The Brain in Defense Mode: How Dissociation Helps Us Survive
By Anastasia Pollock, LCMHC, GoodTherapy.org
April 29, 2015
According to Ross and Halpern (2011), there are several definitions of dissociation. One of them (referred to as “the general systems meaning of dissociation”) is “the opposite of association” or the disconnection of two or more things that were once associated with each other. Another definition, presented by Steinberg and Schnall (2001), defines dissociation as “an adaptive defense in response to high stress or trauma characterized by memory loss and a sense of disconnection from oneself or one’s surroundings.”
Dissociation occurs when someone disconnects from some part of himself or herself or the environment. It can occur in a number of different ways, including disconnection from one’s emotions, body sensations, memories, senses, etc. A normal and common phenomenon, dissociation can happen in mild forms even when there is not imminent danger or stress. Think of a time you drove somewhere, arrived, and then couldn’t remember the drive because your mind was wandering; an instance when you lost track of time because you were engrossed in a riveting television show; or when you disconnected from body sensations to avoid going to the bathroom when you were on a tight deadline at work.
Dissociation is something we all do, and it is a vital part of our ingrained survival system. It is a part of the system that helps us to cope with stressful situations, which may otherwise feel overwhelming (Steinberg and Schnall, 2001). It is built in and is not pathological (Ross and Halpern, 2011). However, when a trauma occurs, sometimes this built-in system disconnects to a greater degree in an effort to protect the individual from traumatic material, body sensations, emotions, or memories that may be overwhelming.
Dissociation related to trauma occurs in varying degrees. On the lower end of the dissociation spectrum, for example, let’s say someone was in a car accident. A few days after the accident, the person finds that he or she cannot recall parts of the accident, even though reports of others were that he or she was conscious and responsive during those times he or she cannot recall. On the other end of the spectrum, someone who was severely abused throughout life can dissociate to the point that he or she has more than one personality, all of whom display and contain their own characteristics and who hold different memories associated with the trauma.
For the traumatized individual, dissociation may help him or her to survive circumstances that may have otherwise been intolerable. Dissociation can help a person feel as if situations, his or her body sensations, emotions that would have been overwhelming, etc., are muted and distorted so he or she can then go into “autopilot” mode and survive extreme situations and circumstances. When trauma is ongoing, dissociation can become “fixed and automatic” (Steinberg and Schnall, 2001). When this is the case, integration of memories becomes difficult for the brain, and the brain also continues to send of signals of danger, even when the traumatic situation is over (Steinberg and Schnall, 2001). This can continue for years after a traumatic situation has ended.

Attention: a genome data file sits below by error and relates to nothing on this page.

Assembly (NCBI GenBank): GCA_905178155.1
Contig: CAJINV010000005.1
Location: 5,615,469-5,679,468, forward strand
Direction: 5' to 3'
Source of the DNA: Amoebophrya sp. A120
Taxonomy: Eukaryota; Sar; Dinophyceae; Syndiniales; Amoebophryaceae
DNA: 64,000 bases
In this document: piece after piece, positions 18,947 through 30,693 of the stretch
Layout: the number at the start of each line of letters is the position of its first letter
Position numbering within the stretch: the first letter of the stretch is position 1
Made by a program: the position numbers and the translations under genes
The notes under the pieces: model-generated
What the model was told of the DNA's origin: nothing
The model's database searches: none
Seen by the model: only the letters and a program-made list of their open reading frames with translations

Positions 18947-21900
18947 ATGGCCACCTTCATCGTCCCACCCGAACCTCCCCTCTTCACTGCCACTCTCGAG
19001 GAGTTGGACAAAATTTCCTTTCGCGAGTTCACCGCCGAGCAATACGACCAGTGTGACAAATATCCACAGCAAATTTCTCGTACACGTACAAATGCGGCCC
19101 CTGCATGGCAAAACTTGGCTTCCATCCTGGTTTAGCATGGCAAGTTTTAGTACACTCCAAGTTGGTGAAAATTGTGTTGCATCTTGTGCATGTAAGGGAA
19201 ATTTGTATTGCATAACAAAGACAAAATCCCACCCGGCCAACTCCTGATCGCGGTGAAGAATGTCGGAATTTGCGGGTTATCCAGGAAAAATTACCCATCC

According to Steinberg and Schnall (2001), the five central symptoms of dissociation are:
- Amnesia: Loss of memory for short or long periods of time. This can include not recalling all or part of an incident or time period.
- Depersonalization: Feeling detached from yourself, parts of your body, and your emotions—like you are on autopilot or robotic.
- Derealization: Feeling detached from your surroundings and people who were once familiar—like the world around you isn’t real.
- Identity confusion: Feeling “uncertainty, puzzlement, or conflict about who you are” (Steinberg and Schnall, 2001).
- Identity alteration: Alterations in personality and behavior that others notice. Sometimes this manifests as feeling as if you don’t have control over other personalities or your body.
For someone who is concerned that he or she is experiencing a more-than-normal incidence of dissociative symptoms, help is available. Several accurate tests are available through therapists and psychologists who have been specially trained in diagnosing and treating dissociation and trauma.
The goal in therapy is not to eliminate dissociation completely, but rather to help the brain and body to update to the current circumstances. Specifically, this would include helping a person to integrate current information about the present circumstances in which they live. If no danger currently exists, helping the brain and body to learn how to be safe would be one part of treatment. Working toward being able to maintain awareness of the present moment, body sensations, emotions, surroundings, etc.—also known as mindfulness—is one way to start to address dissociation, especially prior to any trauma work that needs to be addressed.
As a therapist, I appreciate dissociation as a valuable gift our brains are able to give us when we endure trauma. I emphasize to the people I work with in therapy that dissociation has helped them to survive, and we can acknowledge that this is a defense that has perhaps worked for longer than it was intended. It is important to remember that experiencing more than a regular level or type of dissociation as a result of trauma does not make a person defective. Rather, it shows that he or she has been able to live through and survive extraordinary circumstances that no one would be able to endure without the brain’s ability to dissociate.
- Ross, C., and Halpern, N. (2009). Trauma Model Therapy: A Treatment Approach for Trauma, Dissociation and Complex Comorbidity. Richardson, Texas: Manitou Communications.
- Steinberg, M., and Schnall M. (2001). The Stranger in the Mirror. New York, New York: Harper.